Essays On Mississippi

Essays On Mississippi-42
For Bromberg, the trick is to own the song yourself, at least while you are playing it.We reminisced about another influence, someone who was actually around in the New York City area from whom Bromberg learned a lot, Reverend Gary Davis.Shines and Johnson might be talking, with a song on in the background, and subsequently Johnson would pick up his guitar and could play the song – – somehow he had learned it while having a conversation at the same time!

For Bromberg, the trick is to own the song yourself, at least while you are playing it.We reminisced about another influence, someone who was actually around in the New York City area from whom Bromberg learned a lot, Reverend Gary Davis.Shines and Johnson might be talking, with a song on in the background, and subsequently Johnson would pick up his guitar and could play the song – – somehow he had learned it while having a conversation at the same time!

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While King Solomon Hill is a fairly obscure figure at this point, he must have enjoyed some popularity with blues audiences during his life, because years later Big Joe Williams was telling interviewers that he was actually King Solomon Hill (not at all true!

King Solomon Hill’s actual name was Joe Holmes.) While Robert Johnson wasn’t actually popular during his lifetime, Leroy Carr, a pianist and singer who often recorded with Scrapper Blackwell on guitar, definitely was.

Davis was from South Carolina and is usually classified as an “Piedmont style” artist, but his influence on the folk and blues revival artists such as Bromberg, as well as Rory Block and many others, was tremendous.

I asked Bromberg who his favorite Mississippi artist was, expecting it would be Robert Johnson, but he named Skip James instead.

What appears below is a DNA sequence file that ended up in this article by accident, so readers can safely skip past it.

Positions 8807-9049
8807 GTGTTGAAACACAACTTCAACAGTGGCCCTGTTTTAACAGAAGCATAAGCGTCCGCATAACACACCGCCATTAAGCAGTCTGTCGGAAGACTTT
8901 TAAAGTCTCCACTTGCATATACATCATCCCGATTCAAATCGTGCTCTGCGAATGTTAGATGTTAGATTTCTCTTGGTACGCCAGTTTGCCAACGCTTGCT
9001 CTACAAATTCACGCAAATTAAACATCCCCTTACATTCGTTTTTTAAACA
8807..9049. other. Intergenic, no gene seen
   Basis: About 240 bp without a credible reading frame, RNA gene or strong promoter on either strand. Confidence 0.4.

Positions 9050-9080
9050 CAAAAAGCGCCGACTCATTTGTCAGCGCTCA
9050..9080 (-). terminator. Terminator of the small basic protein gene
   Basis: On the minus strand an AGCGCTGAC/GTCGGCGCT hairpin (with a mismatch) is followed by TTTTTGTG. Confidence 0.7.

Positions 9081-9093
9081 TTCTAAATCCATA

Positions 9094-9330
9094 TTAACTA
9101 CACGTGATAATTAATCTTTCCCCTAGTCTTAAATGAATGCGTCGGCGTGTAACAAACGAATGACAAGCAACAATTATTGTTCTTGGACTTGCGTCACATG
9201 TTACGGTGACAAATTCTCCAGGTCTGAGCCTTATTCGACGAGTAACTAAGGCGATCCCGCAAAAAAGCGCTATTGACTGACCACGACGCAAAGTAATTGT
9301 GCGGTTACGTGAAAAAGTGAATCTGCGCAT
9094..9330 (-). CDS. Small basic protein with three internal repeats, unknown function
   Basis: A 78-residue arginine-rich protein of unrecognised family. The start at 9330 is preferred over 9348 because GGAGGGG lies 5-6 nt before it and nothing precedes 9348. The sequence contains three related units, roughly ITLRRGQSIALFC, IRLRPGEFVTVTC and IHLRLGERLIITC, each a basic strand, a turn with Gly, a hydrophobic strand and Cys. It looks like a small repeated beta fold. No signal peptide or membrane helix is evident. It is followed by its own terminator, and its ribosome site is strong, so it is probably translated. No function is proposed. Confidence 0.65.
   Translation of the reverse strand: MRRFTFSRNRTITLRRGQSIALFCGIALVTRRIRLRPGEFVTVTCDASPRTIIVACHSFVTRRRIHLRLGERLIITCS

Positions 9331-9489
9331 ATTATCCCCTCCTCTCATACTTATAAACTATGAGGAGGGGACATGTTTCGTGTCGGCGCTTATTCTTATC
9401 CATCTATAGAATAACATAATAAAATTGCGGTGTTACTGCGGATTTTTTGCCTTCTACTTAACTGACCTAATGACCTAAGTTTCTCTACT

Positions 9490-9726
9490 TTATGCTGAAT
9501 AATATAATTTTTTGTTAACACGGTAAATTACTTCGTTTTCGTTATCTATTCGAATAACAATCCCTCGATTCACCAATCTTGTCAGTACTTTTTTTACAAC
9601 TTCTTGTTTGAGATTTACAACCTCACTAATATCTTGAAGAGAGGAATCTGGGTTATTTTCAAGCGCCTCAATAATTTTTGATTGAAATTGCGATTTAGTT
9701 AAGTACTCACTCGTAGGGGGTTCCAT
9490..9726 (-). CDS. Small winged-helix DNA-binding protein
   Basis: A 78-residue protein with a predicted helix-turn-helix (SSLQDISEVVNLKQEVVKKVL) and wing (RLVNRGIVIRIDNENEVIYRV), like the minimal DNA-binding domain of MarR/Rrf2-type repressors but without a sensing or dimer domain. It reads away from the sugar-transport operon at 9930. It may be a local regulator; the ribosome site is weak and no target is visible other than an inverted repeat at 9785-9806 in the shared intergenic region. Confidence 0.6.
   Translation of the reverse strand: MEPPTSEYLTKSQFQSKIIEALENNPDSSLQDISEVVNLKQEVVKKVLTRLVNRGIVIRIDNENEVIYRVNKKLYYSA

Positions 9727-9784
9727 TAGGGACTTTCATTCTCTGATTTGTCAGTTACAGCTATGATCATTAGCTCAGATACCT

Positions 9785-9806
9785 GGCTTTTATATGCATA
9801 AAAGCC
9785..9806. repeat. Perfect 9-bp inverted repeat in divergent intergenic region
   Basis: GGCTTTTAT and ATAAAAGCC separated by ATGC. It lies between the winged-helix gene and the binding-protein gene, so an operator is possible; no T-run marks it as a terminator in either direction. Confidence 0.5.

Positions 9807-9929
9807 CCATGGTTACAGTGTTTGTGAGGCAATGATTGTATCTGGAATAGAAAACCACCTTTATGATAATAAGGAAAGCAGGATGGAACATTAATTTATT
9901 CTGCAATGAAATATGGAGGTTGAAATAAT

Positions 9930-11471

Artists such as Big Joe Williams, Lonnie Johnson, and Skip James, as well as Mississippi Fred Mc Dowell, frequently played at The Gaslight, a fabled club in Greenwich Village where Bromberg spent time as the regular opening act. Johnson’s distinct tone was the model for King’s sound, even though he played electric guitar and Johnson’s classic recordings had been on acoustic guitar.

Bromberg notes the influence of Lonnie Johnson to B. Rory Block has told me how grateful she was, after being turned down by the Philadelphia Folk Festival one year, that Bromberg had invited her play on stage with him as a guest at the festival. Bromberg dug a little deeper into that tradition, talking about the fife and drum traditions found in the hill country, and remembering players such as Sid Hemphill, noting that some of these traditions seem to come right from Africa.It was important to Bromberg not to try to cast Shines as someone straight out of the 1930s.“I didn’t put him on a bale of hay, in dungarees with a straw hat on,” notes Bromberg.Bromberg describes discovering Muddy Waters from his tribute album to Broonzy, which surprised Bromberg because the songs were performed so differently from the Broonzy originals by Muddy Waters.We talked about Robert Johnson, with Bromberg noting that in his time Johnson was not well known.Listen to this special Mississippi Blues Project session with David Bromberg here.David Bromberg dropped by the studios at WXPN in Philadelphia in April to talk about, and play, Mississippi Blues.Bromberg cited the influences of players such as Muddy Waters and Howlin’ Wolf, though he noted that Big Bill Broonzy had been an initial influence.Broonzy used to say that he had come from Scott, Mississippi, but actually he was from Arkansas.Bromberg performed one of their songs, the “Midnight Hour Blues,” and in the middle embedded the well-loved guitar part from a piece called “Mississippi Blues” which was originally performed by William Brown in a field recording in 1942.The mixing of songs works perfectly for David Bromberg.

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